Bill Banning Conversion Therapy For LGBT Youth

The Youth Mental Health Protection Act (HB 2307) would ban licensed mental health providers and psychologists in Oregon from providing “conversion therapy” to minors. Conversion therapy is a largely discredited practice that attempts to change a person’s sexual orientation or gender identity. HB 2307 passed in the Oregon House 41 to 18 on March 17 and now heads to the Senate.

More than 20 people showed up at the Capitol in Salem in early March to testify on HB 2307. Among them was Alyssa Chiampi, a student from Western Oregon University. She used her personal story as testimony because she says it proves that conversion therapy is a very real threat to LGBT youth in Oregon today.

In December of 2014, Chiampi says her mother convinced her to try going to a session with a licensed psychologist who provides conversion therapy. Chiampi had recently come out as pansexual — or someone who is potentially romantically or sexually attracted to anyone, regardless of gender identity — and when her mother found out, she turned to the internet.

“She Googled places that provide conversion therapy,” Chiampi says. Her mother found a psychologist close to their home in Medford, and Chiampi agreed to go. She now remembers that hour as the most uncomfortable hour of her life.

If HB 2307 were the law, Chiampi says she would not have had to go through a “step backwards” last year in her coming out process.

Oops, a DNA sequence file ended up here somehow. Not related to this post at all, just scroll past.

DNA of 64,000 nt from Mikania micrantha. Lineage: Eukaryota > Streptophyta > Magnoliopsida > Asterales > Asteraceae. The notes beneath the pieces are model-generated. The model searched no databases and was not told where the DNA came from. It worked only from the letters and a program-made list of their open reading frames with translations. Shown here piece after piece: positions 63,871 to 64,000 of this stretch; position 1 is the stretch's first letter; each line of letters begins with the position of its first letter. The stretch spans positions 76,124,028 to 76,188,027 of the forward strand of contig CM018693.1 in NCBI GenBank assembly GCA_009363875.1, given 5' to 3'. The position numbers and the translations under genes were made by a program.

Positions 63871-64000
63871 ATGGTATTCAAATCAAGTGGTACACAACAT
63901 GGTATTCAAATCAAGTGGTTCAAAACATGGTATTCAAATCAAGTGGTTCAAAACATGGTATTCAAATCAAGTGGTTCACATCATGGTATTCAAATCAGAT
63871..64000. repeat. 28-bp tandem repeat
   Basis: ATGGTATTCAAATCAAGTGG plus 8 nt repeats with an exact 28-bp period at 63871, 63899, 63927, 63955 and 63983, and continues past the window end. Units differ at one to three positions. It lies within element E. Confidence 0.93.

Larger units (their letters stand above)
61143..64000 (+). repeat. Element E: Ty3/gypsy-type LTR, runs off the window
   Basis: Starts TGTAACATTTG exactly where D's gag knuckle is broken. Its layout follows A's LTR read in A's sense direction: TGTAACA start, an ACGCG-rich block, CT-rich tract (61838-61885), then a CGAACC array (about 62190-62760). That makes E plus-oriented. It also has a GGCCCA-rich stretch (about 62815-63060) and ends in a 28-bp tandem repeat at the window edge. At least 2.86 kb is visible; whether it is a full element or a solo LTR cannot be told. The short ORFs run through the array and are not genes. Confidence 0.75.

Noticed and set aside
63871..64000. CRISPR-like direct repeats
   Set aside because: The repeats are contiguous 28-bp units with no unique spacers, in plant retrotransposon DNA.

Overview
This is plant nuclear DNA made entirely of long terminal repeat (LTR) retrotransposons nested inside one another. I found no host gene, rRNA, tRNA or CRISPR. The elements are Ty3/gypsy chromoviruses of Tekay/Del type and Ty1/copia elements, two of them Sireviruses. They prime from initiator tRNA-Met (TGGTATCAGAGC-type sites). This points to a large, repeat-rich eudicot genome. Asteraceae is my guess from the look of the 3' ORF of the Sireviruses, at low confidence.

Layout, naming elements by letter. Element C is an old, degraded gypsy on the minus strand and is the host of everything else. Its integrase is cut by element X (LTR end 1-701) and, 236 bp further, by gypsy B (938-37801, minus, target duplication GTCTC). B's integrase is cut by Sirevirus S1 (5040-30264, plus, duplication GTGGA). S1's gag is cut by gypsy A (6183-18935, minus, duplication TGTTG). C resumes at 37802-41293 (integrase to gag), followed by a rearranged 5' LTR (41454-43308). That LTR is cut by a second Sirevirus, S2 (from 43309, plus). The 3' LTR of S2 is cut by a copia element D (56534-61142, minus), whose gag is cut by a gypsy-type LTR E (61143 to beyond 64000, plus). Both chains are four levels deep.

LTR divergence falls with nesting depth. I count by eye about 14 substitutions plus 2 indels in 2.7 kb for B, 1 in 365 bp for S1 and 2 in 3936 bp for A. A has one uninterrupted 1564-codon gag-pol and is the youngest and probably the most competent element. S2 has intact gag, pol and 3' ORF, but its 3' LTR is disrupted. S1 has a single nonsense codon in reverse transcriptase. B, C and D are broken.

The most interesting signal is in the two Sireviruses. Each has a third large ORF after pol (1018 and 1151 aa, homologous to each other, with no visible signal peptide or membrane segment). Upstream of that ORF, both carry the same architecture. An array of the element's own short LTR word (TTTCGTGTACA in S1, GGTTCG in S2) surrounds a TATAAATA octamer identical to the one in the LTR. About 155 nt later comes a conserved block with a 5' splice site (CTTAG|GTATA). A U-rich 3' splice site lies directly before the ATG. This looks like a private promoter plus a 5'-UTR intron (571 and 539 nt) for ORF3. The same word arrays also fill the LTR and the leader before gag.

“This bill would have been my backbone in order to stand up to my mom, to say that I wasn’t going to go,” Chiampi says.

Basic Rights Oregon, a nonprofit LGBT rights organization out of Portland, brought HB 2307 to the Legislature. BRO Policy Director Nico Quintana says it is a high-priority bill because of the number of people BRO has worked with who have been harmed by conversion therapy. By banning the practice, he says the state will fulfill its obligation to balance the rights of parents with the safety of youth.

Supporters of HB 2307 include the American Counseling Association, the Oregon Psychological Association and the Oregon Nurses Association. The American Psychological Association also supports it and recently released a report that discredits conversion therapy. These mental health professionals agree that being LGBT is not a mental disorder, so efforts to “cure” patients are not permissible practices.

If passed, it will be up to mental health professional associations to regulate the new law. Quintana says the bill is very narrowly focused, and it does not restrict free speech or violate privacy rights — concerns brought by groups including the Oregon Family Council. It would only ban licensed therapists from doing conversion therapy on minors.

Chiampi says she hopes her story proves that HB 2307 is needed badly today.

“In Medford, I know people that are scared of coming out to their parents because they know their parents will make them go to conversion therapy,” she says.

The bill passed out of the House Health Care Committee on an almost party-line vote. Rep. Knute Buehler (R-Bend) joined the five Democrats on the committee to vote in favor of it.

According to BRO, conversion therapy puts youth at risk for depression, substance abuse and suicide.


This story originally identified Chiamp as pangender. She is actually pansexual and cisgender (she identifies with the gender of the body she was born with).